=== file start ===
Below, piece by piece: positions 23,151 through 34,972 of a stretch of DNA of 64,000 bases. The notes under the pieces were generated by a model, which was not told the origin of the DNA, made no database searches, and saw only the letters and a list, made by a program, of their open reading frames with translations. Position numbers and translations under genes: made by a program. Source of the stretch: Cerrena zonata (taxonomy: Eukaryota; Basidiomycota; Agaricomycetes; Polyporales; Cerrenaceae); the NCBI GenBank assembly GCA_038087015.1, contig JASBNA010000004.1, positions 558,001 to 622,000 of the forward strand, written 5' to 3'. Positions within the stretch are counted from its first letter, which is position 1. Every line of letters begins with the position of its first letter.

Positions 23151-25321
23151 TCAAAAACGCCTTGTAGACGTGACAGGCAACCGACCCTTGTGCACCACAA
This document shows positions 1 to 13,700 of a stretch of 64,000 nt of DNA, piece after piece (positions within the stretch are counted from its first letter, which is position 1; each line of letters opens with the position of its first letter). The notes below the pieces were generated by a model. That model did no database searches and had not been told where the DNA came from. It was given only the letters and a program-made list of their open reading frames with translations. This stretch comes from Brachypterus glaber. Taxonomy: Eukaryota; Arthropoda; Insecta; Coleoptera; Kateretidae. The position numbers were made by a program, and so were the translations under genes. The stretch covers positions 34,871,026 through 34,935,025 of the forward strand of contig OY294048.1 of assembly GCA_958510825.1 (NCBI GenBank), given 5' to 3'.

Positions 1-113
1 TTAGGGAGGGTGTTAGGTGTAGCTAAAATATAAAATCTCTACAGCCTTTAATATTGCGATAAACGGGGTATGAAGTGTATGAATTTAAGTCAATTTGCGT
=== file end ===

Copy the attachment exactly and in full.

Below, piece by piece: positions 23,151 through 34,972 of a stretch of DNA of 64,000 bases. The notes under the pieces were generated by a model, which was not told the origin of the DNA, made no database searches, and saw only the letters and a list, made by a program, of their open reading frames with translations. Position numbers and translations under genes: made by a program. Source of the stretch: Cerrena zonata (taxonomy: Eukaryota; Basidiomycota; Agaricomycetes; Polyporales; Cerrenaceae); the NCBI GenBank assembly GCA_038087015.1, contig JASBNA010000004.1, positions 558,001 to 622,000 of the forward strand, written 5' to 3'. Positions within the stretch are counted from its first letter, which is position 1. Every line of letters begins with the position of its first letter.

Positions 23151-25321
23151 TCAAAAACGCCTTGTAGACGTGACAGGCAACCGACCCTTGTGCACCACAA
This document shows positions 1 to 13,700 of a stretch of 64,000 nt of DNA, piece after piece (positions within the stretch are counted from its first letter, which is position 1; each line of letters opens with the position of its first letter). The notes below the pieces were generated by a model. That model did no database searches and had not been told where the DNA came from. It was given only the letters and a program-made list of their open reading frames with translations. This stretch comes from Brachypterus glaber. Taxonomy: Eukaryota; Arthropoda; Insecta; Coleoptera; Kateretidae. The position numbers were made by a program, and so were the translations under genes. The stretch covers positions 34,871,026 through 34,935,025 of the forward strand of contig OY294048.1 of assembly GCA_958510825.1 (NCBI GenBank), given 5' to 3'.

Positions 1-113
1 TTAGGGAGGGTGTTAGGTGTAGCTAAAATATAAAATCTCTACAGCCTTTAATATTGCGATAAACGGGGTATGAAGTGTATGAATTTAAGTCAATTTGCGT